On November 8, 2018, while snow was falling through the cold night air, Mario Escobar gave a reading of some of his poetic works intermingled with some backstory on what drove him to write. He delivered his lecture in the Ferrell Academic Center at Benedictine College.
Dr. Francisco Leon Rivero, Assistant Professor of the World & Classical Languages and Cultures department, is a good friend of Escobar’s. At 7:08, he started off the event by introducing the poet. Professor’s Escobar’s story is one of hardship, an endeavor to mend relationships, and a struggle with coping with PTSD.
Mario Escobar’s story in relevance to his lecture began at the age of 10 when he became a child soldier involved in the guerilla warfare raging in El Salvador where he was raised. The professor cannot recollect some of the details of his time spent in combat. He also stated that when he gets in certain proximity to a helicopter, his body trembles. The professionals he has consulted say it is part of the PTSD that is not likely to leave him in the near future.
Moving from his war-torn homeland to the streets of L.A. at age 12, Escobar was reunited with his mother. He describes the relationship with his mother as a delicate situation. After the war, he felt as though she was often distant. Teaching himself English through his passion for digesting literature, he still struggled with flashbacks to the war for a long time. As he read excerpts from some of his poetry, it was clear he had a deep attachment for what he was expressing through this creative medium.
“History is never a closed or finished project,” the poet said. His own history shall always be a part of him. But the self-expression he has found in poetry functions as a great tool for exploring his past.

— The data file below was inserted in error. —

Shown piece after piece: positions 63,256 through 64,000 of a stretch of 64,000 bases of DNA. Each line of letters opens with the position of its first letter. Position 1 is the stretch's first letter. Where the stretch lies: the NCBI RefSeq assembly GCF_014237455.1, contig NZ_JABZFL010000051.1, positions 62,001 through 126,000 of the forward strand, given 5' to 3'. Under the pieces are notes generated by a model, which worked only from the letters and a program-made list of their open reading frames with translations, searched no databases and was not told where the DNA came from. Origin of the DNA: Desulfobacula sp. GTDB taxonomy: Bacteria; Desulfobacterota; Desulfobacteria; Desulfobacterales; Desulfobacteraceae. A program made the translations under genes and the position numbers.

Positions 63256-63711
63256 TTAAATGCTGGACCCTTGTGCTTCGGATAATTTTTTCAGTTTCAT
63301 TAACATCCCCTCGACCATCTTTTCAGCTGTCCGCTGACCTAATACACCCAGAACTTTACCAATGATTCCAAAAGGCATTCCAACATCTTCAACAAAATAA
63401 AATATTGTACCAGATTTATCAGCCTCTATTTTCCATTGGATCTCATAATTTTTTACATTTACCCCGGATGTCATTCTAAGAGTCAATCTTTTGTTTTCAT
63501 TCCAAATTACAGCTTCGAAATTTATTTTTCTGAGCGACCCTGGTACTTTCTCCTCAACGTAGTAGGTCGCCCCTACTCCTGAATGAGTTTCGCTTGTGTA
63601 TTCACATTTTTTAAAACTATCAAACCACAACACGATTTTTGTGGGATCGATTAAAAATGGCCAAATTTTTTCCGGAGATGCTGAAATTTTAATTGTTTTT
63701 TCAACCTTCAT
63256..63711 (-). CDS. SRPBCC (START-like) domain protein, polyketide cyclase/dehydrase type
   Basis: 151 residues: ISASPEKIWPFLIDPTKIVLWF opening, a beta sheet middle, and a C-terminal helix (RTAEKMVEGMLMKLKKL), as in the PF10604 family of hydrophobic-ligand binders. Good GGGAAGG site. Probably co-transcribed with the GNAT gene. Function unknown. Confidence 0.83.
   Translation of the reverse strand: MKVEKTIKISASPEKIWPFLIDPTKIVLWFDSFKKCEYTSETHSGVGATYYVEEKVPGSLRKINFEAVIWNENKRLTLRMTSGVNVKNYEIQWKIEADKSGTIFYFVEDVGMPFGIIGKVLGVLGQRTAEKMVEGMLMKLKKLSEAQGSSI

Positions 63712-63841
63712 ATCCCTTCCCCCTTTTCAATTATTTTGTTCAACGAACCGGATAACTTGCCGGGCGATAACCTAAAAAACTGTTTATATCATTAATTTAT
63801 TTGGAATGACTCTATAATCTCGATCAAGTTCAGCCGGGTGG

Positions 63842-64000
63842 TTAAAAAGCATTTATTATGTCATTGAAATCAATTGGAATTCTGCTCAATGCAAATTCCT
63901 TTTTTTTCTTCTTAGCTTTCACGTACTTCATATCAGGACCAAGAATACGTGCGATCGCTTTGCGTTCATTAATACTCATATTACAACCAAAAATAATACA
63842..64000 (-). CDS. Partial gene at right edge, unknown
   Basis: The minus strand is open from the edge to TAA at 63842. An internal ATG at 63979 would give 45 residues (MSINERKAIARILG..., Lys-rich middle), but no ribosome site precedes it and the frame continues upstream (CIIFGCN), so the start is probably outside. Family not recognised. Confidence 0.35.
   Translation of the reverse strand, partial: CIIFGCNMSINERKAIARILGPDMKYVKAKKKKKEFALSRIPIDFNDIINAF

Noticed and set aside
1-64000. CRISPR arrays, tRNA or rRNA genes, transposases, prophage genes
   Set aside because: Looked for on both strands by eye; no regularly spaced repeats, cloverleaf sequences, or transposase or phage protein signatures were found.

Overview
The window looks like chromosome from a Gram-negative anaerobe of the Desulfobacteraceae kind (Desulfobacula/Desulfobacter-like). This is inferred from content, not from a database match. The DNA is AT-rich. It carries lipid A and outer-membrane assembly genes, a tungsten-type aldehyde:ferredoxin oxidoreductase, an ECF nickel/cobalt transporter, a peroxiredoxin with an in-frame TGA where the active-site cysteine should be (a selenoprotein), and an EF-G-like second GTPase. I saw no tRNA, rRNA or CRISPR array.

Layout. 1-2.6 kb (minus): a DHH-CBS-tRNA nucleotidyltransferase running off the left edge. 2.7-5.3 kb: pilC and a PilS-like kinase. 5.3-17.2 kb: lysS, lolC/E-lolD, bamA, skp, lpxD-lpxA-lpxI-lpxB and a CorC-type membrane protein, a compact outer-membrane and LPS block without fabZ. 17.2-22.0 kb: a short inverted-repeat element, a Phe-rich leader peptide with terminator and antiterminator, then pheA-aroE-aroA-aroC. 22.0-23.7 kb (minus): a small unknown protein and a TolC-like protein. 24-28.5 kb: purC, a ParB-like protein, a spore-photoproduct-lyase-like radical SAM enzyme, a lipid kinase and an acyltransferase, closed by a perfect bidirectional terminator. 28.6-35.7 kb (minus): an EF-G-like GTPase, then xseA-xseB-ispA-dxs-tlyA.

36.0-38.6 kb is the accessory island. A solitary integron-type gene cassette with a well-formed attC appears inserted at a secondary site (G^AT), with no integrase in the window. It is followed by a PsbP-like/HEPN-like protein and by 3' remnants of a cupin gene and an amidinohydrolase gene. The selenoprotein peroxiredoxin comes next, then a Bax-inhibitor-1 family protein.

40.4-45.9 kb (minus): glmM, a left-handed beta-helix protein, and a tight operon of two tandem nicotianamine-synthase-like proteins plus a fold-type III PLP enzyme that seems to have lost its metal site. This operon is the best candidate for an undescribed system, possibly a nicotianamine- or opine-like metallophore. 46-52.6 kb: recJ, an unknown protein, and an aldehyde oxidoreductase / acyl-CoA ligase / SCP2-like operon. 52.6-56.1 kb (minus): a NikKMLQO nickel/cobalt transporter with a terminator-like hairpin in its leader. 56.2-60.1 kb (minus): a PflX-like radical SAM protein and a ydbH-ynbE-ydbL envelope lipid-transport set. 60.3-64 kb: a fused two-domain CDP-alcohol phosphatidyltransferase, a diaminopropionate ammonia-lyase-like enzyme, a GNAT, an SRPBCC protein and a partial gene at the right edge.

The poet/professor is grateful to his therapist but also to the medium of the written word. In many of the stages of his life, Escobar has turned to literature as an aid in soothing, even healing some of his troubles. The reading and enjoyment of literature provided him with a form of escapism from his problems. (This is what effective creative literature is meant to do.)
He has expressed delight especially in works by such writers as William Blake and Robert Frost, but he attests his favorite novel to be Don Quixote by Miguel de Cervantes. Soon, however, Escobar turned to producing literary works of his own. This practice helped him in rediscovering fragments of his past.
Several of his own poems, such as “A War Call” and “I Have a Poem,” employ the literary devices of anaphora and epistrophe, that is the repetition of a phrase at the beginning of clauses and the repetition of a phrase at the end of clauses, respectively. This aspect gives those of Escobar’s poems a likeness to Edgar Allan Poe’s “The Raven” which also uses the epistrophe device.
The author has a single prose novel published: Paciente 1980 which Francisco Leon Rivero urged him to publish and to which he contributed a foreword. However, Escobar confesses to a personal distaste in writing prose. He enjoys reading prose, but as far as writing goes, his heart lies in poetic verse.
“When I talk about the field of the perceptible,” Escobar says, “I think poetry in that sense can be weaponized as a war machine…It brings us closer to our shared humanity.” He went to state he takes refuge in his poetry, another means of escapism. Ultimately, Escobar sees poetry as a medium for healing, growing, and promoting political viewpoints.
The proud father of five, he is the founder of the Izote Press, the inaugural Central American publisher based in the U.S. Some of his poetry, including pieces included in the lecture, can be read in Beltway Poetry Quarterly at washingtonart.com.
Photos by John Tuttle.